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The researchers said that the relationship between market events and the male endocrine system was like a relay race. “When traders experienced acutely raised testosterone [levels] … they made higher profits, perhaps because testosterone has been found, in both animal and human studies, to increase search persistence, appetite for risk and fearlessness in the face of novelty.”

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Like the “winner effect” in professional athletes, testosterone rises in the winning athlete (Tiger), but falls in the losing one. “This androgenic priming of the winner,” say researchers, “can increase confidence and risk-taking and improve chances of winning yet again, leading to a positive feedback loop.”

But, the Cambridge team also found that “if testosterone continued to rise or became chronically elevated, it could begin to have the opposite effect on profit and loss, exaggerating the market’s upward movement.” Similarly, in volatile times, a rise in cortisol levels in these guys — often by as much as 500 % by day’s end — exaggerated a downward swing (resulting in massive sell-offs). “These steroid feedback loops may help explain why [male traders] caught up in bubbles and crashes often find it difficult to make rational choices.”

The question remains, what can female investors, golf wives and rational male investors do to diffuse the extreme male behavior of a select group that, clearly, is capable of  running us all into the ground?

Do you put each trader in a single enclosed office space away from his buddies? I say that because researchers at theUniversity of California published a study in March 2008 that found that men in group situations, like trading floors, are more likely to engage in risky decision making because they get caught up in issues of relative social status and dominance.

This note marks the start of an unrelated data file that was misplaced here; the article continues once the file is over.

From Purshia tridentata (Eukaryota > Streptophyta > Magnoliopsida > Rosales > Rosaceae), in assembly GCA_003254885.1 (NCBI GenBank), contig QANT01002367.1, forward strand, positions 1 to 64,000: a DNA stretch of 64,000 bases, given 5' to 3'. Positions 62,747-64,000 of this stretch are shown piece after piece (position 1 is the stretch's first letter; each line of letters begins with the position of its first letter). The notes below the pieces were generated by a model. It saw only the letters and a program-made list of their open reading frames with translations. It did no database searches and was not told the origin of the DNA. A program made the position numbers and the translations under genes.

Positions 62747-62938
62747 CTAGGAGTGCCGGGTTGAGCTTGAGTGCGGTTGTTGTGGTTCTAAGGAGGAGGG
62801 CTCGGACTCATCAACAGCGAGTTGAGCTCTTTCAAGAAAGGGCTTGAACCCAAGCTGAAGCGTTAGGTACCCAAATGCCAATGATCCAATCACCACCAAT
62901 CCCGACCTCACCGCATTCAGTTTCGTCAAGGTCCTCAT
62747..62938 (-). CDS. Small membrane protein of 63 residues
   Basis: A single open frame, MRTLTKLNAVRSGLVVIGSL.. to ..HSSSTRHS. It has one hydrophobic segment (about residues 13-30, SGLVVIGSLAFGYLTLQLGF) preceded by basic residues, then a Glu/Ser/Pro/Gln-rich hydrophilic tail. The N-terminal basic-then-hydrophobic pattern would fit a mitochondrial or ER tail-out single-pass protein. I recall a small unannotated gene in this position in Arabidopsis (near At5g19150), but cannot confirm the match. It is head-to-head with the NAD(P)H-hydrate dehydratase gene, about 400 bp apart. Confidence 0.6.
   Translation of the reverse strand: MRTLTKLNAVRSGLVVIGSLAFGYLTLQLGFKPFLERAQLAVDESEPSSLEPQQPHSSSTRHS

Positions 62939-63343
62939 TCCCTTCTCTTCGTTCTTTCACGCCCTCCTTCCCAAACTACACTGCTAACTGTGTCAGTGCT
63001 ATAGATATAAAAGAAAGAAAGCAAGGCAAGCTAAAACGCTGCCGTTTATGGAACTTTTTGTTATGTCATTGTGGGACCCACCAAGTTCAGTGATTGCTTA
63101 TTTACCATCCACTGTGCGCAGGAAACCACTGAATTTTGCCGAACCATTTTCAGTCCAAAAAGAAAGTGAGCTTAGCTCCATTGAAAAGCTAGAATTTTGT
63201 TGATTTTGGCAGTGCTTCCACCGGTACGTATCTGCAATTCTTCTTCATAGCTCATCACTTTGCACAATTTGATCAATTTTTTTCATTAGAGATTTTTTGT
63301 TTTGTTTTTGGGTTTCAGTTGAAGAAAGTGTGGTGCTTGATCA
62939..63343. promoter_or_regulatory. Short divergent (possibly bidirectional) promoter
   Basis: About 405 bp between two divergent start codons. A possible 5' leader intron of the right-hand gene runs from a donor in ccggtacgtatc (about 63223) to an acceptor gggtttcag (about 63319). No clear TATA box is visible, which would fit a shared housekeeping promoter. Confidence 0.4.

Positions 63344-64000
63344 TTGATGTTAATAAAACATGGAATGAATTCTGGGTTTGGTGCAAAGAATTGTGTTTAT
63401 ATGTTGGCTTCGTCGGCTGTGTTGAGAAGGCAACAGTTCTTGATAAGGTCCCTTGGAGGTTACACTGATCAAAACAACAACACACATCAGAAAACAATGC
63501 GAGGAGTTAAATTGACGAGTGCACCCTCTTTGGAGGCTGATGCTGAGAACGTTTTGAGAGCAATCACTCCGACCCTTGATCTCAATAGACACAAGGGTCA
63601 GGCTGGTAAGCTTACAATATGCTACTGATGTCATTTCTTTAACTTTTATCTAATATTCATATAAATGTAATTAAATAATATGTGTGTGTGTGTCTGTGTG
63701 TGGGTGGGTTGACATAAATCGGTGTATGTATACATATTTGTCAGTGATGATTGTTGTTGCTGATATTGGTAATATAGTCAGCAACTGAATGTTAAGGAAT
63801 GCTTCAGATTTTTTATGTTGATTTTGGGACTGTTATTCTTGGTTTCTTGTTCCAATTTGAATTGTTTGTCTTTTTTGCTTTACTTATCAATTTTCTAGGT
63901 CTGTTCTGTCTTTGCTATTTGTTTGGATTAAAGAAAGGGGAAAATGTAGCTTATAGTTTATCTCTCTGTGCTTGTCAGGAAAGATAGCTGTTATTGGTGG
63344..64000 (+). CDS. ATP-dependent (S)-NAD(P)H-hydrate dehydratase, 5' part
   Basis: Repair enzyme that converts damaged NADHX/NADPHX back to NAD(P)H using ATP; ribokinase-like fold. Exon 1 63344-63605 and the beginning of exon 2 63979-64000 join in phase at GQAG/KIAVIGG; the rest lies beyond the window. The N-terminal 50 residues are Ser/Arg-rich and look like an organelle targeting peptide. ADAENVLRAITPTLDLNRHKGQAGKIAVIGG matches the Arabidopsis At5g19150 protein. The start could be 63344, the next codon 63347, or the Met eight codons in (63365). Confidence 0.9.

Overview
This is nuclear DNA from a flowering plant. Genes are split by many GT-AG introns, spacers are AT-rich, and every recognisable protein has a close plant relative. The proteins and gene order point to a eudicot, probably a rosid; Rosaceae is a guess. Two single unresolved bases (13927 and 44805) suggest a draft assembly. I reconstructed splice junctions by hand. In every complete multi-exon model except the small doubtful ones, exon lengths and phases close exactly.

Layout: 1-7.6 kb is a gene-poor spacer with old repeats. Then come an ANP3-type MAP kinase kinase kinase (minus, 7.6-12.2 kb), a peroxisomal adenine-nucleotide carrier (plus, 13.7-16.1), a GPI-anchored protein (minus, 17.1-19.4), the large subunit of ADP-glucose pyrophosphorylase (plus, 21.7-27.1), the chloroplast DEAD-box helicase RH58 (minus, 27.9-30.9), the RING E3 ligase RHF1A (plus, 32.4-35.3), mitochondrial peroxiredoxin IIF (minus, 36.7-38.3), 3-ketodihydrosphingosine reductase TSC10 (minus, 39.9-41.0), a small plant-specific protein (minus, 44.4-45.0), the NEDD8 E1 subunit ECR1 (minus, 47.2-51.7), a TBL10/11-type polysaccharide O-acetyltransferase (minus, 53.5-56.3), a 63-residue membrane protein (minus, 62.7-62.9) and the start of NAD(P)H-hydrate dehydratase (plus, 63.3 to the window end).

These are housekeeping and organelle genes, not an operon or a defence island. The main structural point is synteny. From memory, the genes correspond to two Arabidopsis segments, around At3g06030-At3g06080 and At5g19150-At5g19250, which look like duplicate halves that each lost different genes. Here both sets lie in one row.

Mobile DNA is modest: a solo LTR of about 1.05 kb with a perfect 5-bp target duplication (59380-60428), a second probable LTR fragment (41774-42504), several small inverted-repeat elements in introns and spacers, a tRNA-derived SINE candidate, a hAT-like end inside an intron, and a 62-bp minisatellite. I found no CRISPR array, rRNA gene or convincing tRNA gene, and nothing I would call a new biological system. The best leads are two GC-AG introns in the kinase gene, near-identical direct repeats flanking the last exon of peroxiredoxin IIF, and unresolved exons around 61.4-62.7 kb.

Or, do you pay female traders big bucks (big bucks because most hate working in hyper-competitive environments) to infiltrate this boys club and diffuse the cloud of testosterone hanging over the floor? A study from 2000 published in The Journal of Economic Theory found there was “a strong consensus that diverse groups perform better at problem solving,” than homogeneous ones. And, anecdotally, we all know that the presence of women is often the only way to diffuse extreme male behaviour.

Then again,  putting more women on the trading floor would probably just spike testosterone levels even higher.

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So here’s my solution: Spray estrogen in the air at regular intervals on the trading floor, play classical music, and enlist the mothers. Have the moms make daily desk-side visits with their boys so they can stroke their hair and feed them homemade lunches. “Now, Dear, stop drinking that Red Bull and eat this casserole. And why are you  sniffing so much? Do you have a cold?”

We have to do something to calm them down and protect our assets.